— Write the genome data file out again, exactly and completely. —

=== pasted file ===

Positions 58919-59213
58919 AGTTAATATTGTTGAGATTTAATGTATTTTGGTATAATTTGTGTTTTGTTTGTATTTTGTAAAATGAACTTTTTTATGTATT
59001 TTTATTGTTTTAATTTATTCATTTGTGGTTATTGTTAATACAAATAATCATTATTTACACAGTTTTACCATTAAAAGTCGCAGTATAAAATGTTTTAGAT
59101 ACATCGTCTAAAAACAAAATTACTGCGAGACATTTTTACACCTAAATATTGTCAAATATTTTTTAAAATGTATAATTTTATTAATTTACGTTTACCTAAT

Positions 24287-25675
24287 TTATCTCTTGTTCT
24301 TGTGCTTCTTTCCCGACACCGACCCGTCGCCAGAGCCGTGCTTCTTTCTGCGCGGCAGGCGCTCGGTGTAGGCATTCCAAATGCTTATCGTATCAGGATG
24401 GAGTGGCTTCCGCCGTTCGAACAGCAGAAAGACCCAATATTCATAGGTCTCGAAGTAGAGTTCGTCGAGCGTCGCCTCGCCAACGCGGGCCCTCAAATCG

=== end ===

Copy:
Positions 58919-59213
58919 AGTTAATATTGTTGAGATTTAATGTATTTTGGTATAATTTGTGTTTTGTTTGTATTTTGTAAAATGAACTTTTTTATGTATT
59001 TTTATTGTTTTAATTTATTCATTTGTGGTTATTGTTAATACAAATAATCATTATTTACACAGTTTTACCATTAAAAGTCGCAGTATAAAATGTTTTAGAT
59101 ACATCGTCTAAAAACAAAATTACTGCGAGACATTTTTACACCTAAATATTGTCAAATATTTTTTAAAATGTATAATTTTATTAATTTACGTTTACCTAAT

Positions 24287-25675
24287 TTATCTCTTGTTCT
24301 TGTGCTTCTTTCCCGACACCGACCCGTCGCCAGAGCCGTGCTTCTTTCTGCGCGGCAGGCGCTCGGTGTAGGCATTCCAAATGCTTATCGTATCAGGATG
24401 GAGTGGCTTCCGCCGTTCGAACAGCAGAAAGACCCAATATTCATAGGTCTCGAAGTAGAGTTCGTCGAGCGTCGCCTCGCCAACGCGGGCCCTCAAATCG